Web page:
Purpose: The purpose of this study is to apply the theory of reasoned action (TRA) and the theory of planned behavior (TPB) to predict which factors can determine consumers' intentions to complain when they meet an online or offline service failure. Design/methodology/approach: The method of obtaining quantitative data was that of the instrument of a survey questionnaire. Data were collected from 300 potential consumers to assess the influence of attitude, subjective norm, and perceived behavioral control on the intention to complain. Participants were assigned averagely and randomly to one of two conditions: online medium and offline medium. Two-stage structural equation modeling was employed to test hypotheses. Findings: It was found that both the TRA and the TPB predict the intention to complain well, although the predictive power of the TPB is more robust than the TRA in online media and is weaker than the TRA in offline media. In particular, perceived behavioral control is a better predictor of intention to complain than is attitude or subjective norm in the online environment. Research limitations/implications: This study assessed self-reported behavioral intention as part of its survey and, as a result, could have introduced unintentional inaccuracies. Practical implications: The findings of the study will help marketers to address the key factor which influences consumers' intention to complain and to improve firm performances to meet consumer needs. Originality/value: The TRA and TPB are novel and usable in explaining the intention of online and offline consumers to complain, and these findings may be generally applicable to marketers and consumers.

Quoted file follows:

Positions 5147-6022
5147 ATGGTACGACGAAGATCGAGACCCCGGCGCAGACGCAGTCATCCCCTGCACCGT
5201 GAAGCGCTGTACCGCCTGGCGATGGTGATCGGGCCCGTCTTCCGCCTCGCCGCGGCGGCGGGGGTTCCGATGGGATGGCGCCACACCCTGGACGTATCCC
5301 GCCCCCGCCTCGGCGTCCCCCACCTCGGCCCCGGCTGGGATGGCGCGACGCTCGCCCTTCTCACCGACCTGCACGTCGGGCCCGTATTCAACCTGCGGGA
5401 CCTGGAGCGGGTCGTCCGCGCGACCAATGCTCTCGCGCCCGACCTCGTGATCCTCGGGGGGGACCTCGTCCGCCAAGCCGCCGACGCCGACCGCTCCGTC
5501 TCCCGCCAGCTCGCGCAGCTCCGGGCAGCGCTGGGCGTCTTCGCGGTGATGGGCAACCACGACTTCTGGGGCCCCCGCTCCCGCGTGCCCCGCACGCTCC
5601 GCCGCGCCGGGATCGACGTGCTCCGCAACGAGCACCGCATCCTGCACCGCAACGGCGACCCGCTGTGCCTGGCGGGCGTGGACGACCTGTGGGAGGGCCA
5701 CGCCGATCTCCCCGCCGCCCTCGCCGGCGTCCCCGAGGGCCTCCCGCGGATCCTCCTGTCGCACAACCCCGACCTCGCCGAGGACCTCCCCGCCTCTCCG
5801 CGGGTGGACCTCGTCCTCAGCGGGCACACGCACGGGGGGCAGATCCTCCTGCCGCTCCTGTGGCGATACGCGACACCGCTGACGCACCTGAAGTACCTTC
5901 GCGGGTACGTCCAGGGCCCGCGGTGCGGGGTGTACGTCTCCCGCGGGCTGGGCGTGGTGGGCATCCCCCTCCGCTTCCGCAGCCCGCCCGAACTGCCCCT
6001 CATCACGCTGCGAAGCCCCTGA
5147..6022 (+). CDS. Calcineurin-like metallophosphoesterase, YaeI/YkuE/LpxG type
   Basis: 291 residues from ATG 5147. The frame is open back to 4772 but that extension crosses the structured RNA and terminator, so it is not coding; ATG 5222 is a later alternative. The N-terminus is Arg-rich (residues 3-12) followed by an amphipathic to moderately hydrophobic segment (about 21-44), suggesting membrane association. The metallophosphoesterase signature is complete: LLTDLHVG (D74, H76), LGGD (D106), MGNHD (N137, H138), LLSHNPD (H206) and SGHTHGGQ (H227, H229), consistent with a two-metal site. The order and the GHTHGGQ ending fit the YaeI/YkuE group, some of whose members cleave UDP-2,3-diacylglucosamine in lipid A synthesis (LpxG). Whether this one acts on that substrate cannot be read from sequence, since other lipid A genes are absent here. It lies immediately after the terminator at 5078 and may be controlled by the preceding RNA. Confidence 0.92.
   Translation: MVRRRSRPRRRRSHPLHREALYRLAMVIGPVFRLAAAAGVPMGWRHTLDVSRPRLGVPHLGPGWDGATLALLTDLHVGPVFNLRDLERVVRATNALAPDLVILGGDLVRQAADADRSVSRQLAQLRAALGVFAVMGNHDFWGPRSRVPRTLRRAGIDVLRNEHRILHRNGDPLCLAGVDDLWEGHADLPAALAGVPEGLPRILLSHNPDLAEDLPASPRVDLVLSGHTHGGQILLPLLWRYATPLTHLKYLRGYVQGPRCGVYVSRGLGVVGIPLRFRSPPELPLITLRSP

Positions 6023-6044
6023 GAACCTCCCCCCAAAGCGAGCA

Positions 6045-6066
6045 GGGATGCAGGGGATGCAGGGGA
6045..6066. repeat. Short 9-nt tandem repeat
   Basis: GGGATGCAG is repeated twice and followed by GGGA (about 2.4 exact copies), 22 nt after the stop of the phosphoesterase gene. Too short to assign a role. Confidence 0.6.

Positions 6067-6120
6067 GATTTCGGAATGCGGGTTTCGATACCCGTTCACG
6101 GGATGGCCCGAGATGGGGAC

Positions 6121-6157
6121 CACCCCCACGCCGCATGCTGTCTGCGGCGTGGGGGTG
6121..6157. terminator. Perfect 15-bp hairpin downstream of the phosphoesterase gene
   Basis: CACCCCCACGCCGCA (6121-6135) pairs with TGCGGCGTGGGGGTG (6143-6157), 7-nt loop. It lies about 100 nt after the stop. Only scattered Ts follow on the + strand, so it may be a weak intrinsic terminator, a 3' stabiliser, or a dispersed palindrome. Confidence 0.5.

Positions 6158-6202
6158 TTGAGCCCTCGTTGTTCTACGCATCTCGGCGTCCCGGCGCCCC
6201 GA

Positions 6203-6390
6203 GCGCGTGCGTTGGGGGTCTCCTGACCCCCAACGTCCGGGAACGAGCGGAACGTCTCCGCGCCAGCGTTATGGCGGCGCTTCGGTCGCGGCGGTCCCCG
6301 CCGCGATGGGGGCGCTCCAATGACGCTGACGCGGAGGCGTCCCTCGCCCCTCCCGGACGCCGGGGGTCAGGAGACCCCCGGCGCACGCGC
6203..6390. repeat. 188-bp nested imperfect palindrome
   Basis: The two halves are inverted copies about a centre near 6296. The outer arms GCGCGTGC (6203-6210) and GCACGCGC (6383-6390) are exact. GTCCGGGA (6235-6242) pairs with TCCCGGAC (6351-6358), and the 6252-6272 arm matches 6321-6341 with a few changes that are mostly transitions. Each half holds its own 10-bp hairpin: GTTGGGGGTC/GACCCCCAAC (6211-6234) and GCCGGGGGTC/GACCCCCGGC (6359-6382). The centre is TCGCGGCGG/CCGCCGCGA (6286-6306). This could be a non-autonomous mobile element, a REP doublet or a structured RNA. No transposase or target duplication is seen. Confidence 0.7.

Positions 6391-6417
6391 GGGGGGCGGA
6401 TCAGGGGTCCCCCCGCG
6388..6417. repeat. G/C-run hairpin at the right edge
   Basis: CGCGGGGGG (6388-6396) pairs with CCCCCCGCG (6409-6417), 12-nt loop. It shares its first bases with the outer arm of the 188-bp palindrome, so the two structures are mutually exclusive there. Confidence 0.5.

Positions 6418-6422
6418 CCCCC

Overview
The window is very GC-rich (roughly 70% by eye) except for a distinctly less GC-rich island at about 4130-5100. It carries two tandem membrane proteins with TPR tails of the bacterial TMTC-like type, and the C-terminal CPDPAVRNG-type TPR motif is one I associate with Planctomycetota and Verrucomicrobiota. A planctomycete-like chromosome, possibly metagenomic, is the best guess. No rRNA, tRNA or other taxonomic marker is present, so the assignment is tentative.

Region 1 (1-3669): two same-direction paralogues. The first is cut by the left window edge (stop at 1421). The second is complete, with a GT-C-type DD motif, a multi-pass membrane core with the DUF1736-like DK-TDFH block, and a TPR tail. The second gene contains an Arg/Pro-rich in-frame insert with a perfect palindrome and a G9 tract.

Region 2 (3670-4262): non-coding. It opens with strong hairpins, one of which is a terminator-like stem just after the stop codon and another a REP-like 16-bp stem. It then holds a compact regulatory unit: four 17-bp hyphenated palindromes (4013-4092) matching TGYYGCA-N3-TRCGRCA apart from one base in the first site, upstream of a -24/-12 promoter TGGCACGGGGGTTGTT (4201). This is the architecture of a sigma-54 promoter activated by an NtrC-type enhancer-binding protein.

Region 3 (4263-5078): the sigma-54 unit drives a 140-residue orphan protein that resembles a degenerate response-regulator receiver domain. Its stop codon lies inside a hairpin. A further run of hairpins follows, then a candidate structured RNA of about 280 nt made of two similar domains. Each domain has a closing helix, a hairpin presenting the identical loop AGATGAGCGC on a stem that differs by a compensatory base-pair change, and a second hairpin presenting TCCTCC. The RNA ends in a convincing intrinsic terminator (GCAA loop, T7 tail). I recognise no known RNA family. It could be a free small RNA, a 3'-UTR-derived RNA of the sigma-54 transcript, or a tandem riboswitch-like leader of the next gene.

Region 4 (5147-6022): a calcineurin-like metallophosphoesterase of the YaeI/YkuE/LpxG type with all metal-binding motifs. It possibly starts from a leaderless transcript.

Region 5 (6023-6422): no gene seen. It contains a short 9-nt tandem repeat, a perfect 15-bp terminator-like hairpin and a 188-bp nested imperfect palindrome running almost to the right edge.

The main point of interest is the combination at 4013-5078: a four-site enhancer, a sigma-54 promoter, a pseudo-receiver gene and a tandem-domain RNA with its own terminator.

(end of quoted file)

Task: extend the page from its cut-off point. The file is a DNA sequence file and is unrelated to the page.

- Consumer behaviour
- Service failures
ASJC Scopus subject areas
- Sociology and Political Science
- Economics and Econometrics